Many thanks to Chris Brown and his family! They had the incredible fortune of having a Mississippi Kite nest in their front yard this summer. The nest wasn’t really viewable from their house but with great luck, the chick after having left the nest, picked a branch right outside Chris’s son’s window to sit and wait for the parents to bring in food. At this point Chris invited me over on a couple of occasions to watch and photograph. Thanks for the use of your room, Avery! Unfortunately, these couple of days I began coming down with Covid-19 symptoms, inadvertently exposing the Browns and cutting off my time there. Thankfully, none of them picked it up during my visits. Here are some of my favorites of the parents bringing in cicadas and dragonflies.

A parent bringing a cicada to the always eager chick. In this image, the hooded or otherwise maldeveloped left eye of the chick is obvious.
The awkward chick has his next bite.
Another handoff of a cicada from one of the parents.
The chick getting to work on the latest cicada.
Here, one of the parents brings in a dragonfly.
Dropping of a cicada and heading out to bring another.
Probably my favorite shot of the kites – A parent brings in a cicada shortly after the other parent dropped one off. After a few failed attempts at passing it off to the chick, the parent left the tree, presumably to eat the prey itself.

Leps from the Prairie Garden Trust

I’m finally getting around to posting photos of some Leps that were taken during the WGNSS Nature Photography Group’s quite enjoyable visit to Prairie Garden Trust located in Calloway County, MO. I can’t express how much I appreciate this location and the people that manage it. Lorna and Henry Domke gave our group a personal walking tour around much of their fabulously managed naturescapes – in my opinion the perfect exemplar of how and why to manage natural areas. I thought I would have been back by now, but time has a way of moving too fast and there’s only so many weekends in the year.

Delaware Skipper (Anatrytone logan)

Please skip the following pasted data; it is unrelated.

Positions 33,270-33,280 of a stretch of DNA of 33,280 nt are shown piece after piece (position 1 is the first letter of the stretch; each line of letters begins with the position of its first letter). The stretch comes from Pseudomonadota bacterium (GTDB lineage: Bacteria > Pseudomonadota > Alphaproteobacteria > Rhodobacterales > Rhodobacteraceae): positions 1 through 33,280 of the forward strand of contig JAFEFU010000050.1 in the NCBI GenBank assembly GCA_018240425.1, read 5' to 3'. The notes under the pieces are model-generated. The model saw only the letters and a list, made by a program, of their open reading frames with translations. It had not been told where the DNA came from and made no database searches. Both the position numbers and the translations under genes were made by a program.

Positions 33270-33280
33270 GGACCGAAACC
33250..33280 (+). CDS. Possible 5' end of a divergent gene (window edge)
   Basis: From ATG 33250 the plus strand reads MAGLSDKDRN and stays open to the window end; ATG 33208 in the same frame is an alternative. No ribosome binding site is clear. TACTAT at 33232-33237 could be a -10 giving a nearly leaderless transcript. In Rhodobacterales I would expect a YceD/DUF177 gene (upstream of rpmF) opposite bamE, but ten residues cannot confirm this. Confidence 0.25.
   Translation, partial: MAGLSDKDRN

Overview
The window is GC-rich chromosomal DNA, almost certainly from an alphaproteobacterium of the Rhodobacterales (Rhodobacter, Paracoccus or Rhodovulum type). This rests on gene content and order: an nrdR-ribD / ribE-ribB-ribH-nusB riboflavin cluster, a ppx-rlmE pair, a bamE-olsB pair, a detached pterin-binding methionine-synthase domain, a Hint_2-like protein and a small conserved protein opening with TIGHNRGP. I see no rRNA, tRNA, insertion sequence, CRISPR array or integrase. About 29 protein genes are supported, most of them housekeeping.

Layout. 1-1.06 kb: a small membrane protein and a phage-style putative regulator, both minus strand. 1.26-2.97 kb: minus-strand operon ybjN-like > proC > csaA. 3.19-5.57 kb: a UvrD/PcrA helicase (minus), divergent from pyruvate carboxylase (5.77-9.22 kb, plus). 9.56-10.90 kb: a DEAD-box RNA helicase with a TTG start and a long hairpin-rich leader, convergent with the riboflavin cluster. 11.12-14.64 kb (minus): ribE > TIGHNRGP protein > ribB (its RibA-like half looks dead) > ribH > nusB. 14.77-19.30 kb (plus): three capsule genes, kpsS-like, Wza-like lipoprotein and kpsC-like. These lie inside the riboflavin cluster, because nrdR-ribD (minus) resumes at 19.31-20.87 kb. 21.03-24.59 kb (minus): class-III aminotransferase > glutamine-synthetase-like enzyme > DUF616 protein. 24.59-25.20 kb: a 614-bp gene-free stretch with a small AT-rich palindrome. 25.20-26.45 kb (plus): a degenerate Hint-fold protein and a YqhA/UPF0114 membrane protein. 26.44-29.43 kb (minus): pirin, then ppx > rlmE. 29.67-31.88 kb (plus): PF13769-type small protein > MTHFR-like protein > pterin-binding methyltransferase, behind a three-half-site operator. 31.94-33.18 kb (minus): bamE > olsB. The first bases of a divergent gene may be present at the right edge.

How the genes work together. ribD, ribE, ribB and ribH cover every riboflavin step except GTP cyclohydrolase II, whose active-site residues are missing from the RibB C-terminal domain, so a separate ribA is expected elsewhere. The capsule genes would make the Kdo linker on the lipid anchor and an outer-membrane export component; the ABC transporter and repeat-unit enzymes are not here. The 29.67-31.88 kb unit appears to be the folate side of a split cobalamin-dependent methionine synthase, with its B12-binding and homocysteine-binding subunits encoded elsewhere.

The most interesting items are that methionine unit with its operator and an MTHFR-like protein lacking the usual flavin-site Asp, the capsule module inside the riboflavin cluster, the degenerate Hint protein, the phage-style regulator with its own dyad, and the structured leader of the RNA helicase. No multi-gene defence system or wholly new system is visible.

Text from their website:

Vision

What the PGT will become

The PGT is a gem of a nature garden in central Missouri where people enjoy strolling by woods with large old trees, prairies filled with a mix of native wildflowers, and ponds and streams rich in native aquatic life. It is free of exotic, invasive plants and animals. Visitors are inspired there to learn about and take better care of nature.

Zebra Swallowtail (Protographium marcellus)

Mission

What we do

The Mission of the PGT is to inspire people by letting them experience the beauty of nature found in a variety of enhanced native habitats on the PGT property.

Values

What we believe

Native plants are good for healthy habitats, while invasive, non-native plants are detrimental and should be removed.

We believe that knowing what plants and animals exist here and how they change over time is valuable. We want to avoid harvesting natural resources on the property for income so mature habitats can develop here.

We support removing plants (using fire, herbicides and mechanical means) and animals (by trapping or hunting) as needed for the management of a beautiful habitat and to maintain the balance of nature, but not as a source of income or recreation.

We believe that quiet personal experiences in nature enhance well-being and that crowds detract from that.

Hummingbird Clearwing (Hemaris thysbe)

We believe that unmanaged habitats tend to be messy, but they can be made more visually appealing by following an artistic landscape design. By having some areas of the PGT less tended and other areas along trails more tended, we offer a nature garden within a natural area.